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    CELEBRATE THE POTENTIAL OF WORKERS WITH STRANGE SUBHUMAN TECHNIQUES

    Date:

    By Olde Smiddy

    I was speaking to a friend recently about work, what it meant and how the employment marketplace has changed in some quite baffling ways. As an artist who has to sustain income with any means of bread and butter opportunities, I have an eclectic and potentially unbelievable work history. Employers often question the accuracy of the variety of roles I claim to have performed for cash.

    To even swing a mop in modern society, it is expected that first you submit a resumé detailing your suitability in relation to key selection criteria: “Well, I can fill a bucket with detergent and hot water without drowning and I understand the basic principles of surface coverage for the outcome of maintaining clean floors.” Such an applicant will more than likely be deemed a disruptive character, rather than a likely custodian of cleanliness with a squeaky sense of humour.

    The now dominant and seemingly abiding process of work attainment is quite a sick approach to human faith. And I don’t mean the type of faith critical to those amongst us with supernatural proclivities and churches to attend (watch out they will sneak in with the normal people). What happened to the pragmatic ‘suck it and see’ philosophy of giving someone a chance?

    As a kid and young adult, I lived in a period where I could reasonably knock on local business doors and see if they needed work. These included selling newspapers at the age of eleven at The Royal Hotel in Essendon (can you just imagine a pocket money job like that being allowed in this day and paranoid age?), cleaning a health food store, shelving books at the library, and the obligatory hospitality merry-go-round. I’m not sure what the current criteria are for selling footy records and packing show bags, but I hope it doesn’t include frisking and a personality quiz.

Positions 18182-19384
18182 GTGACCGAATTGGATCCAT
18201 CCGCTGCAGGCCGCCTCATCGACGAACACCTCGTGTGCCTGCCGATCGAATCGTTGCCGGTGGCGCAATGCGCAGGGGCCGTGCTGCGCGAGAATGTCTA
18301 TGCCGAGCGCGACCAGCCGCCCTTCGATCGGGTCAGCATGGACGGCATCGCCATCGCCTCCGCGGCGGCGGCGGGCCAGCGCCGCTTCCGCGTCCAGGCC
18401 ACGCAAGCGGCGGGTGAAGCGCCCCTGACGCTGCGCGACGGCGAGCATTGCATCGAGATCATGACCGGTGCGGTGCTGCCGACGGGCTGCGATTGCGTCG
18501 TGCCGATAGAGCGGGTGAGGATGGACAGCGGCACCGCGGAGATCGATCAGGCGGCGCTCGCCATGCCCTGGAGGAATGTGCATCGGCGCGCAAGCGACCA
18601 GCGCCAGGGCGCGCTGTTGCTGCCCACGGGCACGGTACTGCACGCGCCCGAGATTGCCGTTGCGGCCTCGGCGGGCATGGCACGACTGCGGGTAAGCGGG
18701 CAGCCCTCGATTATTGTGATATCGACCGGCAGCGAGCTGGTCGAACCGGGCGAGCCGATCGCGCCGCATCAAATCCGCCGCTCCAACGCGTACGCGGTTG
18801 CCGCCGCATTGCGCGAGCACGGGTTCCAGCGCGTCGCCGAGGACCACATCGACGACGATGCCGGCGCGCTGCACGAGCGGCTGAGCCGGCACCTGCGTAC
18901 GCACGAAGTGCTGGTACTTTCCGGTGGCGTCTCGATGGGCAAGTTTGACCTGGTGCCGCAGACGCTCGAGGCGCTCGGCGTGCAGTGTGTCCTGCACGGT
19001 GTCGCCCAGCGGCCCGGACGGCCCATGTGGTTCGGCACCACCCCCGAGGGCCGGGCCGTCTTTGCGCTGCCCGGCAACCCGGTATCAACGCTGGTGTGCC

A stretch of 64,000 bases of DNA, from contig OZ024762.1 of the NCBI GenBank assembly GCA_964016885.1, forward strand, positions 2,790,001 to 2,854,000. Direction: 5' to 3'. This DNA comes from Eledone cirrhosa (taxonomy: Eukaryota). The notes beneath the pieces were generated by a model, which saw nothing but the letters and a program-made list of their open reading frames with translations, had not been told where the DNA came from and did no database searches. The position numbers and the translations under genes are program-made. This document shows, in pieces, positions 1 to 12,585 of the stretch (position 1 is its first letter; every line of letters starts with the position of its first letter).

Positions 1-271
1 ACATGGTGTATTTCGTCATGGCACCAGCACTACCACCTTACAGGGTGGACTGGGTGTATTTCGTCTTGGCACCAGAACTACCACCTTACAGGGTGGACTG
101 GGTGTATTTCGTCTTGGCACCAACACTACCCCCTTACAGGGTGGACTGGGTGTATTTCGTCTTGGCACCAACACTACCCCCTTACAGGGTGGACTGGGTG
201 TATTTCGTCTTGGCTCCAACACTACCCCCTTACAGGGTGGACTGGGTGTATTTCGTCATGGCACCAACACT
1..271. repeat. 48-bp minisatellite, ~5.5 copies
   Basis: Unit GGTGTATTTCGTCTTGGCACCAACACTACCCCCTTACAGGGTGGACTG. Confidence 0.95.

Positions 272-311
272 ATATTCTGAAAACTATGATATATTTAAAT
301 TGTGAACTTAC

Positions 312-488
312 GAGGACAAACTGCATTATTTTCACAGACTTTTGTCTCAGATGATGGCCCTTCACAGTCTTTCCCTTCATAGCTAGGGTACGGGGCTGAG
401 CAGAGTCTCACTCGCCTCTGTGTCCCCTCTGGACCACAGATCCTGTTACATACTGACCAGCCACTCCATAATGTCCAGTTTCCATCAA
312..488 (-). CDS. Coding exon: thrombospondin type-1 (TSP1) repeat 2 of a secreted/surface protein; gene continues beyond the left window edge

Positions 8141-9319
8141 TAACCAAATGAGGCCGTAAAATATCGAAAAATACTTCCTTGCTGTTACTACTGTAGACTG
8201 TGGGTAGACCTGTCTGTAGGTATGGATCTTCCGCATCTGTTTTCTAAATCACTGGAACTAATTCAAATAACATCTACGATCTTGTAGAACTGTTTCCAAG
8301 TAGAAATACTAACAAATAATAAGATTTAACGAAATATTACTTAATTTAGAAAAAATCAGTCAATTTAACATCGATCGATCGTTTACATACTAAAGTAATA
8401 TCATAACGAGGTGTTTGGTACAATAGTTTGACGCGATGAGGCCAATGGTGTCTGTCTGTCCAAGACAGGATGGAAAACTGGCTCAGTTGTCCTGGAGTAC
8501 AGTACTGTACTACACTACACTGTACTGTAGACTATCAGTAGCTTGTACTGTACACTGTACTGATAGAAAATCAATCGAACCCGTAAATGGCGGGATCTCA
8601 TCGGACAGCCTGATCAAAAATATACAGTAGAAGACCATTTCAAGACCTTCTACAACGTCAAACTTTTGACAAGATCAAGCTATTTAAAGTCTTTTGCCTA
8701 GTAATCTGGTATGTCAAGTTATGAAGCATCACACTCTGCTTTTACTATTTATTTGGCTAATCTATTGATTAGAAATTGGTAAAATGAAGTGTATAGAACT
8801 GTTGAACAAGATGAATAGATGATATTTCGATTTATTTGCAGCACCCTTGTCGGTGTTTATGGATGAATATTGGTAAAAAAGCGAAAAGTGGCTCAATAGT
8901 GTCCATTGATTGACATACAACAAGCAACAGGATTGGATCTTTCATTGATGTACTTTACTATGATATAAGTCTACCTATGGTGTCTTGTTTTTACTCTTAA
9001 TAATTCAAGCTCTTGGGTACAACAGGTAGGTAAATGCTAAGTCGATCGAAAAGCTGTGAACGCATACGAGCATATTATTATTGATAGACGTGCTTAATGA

For those who could rely on their personalities and making that all important impression come the interview, even that avenue is being squeezed shut like a tuberous artery in the life that became a fast food nugget. Algorithms (look behind you!) will see your application dismissed on account of too few crucial word identifiers. It is the exit meeting you have before you even get an interview for a job you will never carry out. In addition, you are not personally invited, and someone or some thing that has never heard your voice, or seen your face, or considered your boring hobbies decides you are not right. Not right for them anyway.

    Still makes you feel a bit shit though. Especially when you know your hobbies rock.

    Well eat a big steaming bag of poo I say. Since when did bread and butter jobs become a life of matter and death for the employer? I sense our deadshit politicians are pretty keen for us to be scared of each other and particularly those proper “others” because the Australian way of life is under attack and we have to be vigilant, even in the workplace you know. But come on: does your average worker need to be exposed to such levels of scrutiny, postulation and probing? And that’s before they even hate the job properly, because how many people honestly go to work like it is a lovemaking session?

    If these standards were working, surely productivity would be benefiting and job satisfaction would be fulfilling to overflowing and the workforce would be… No, a lot of it is just average work. Always will be. And that is fine. Most people are never going to love their jobs even if all the cold measurable factors suggest they are among the perfect candidates for what they do.

    The marketplace needs more humans.

     

     

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    Our content is a labour of love, crafted by dedicated volunteers who are passionate about the west. We encourage submissions from our community, particularly stories about your own experiences, family history, local issues, your suburb, community events, local history, human interest stories, food, the arts, and environmental matters. Below are articles created by community contributors. You can find their names in the bylines.

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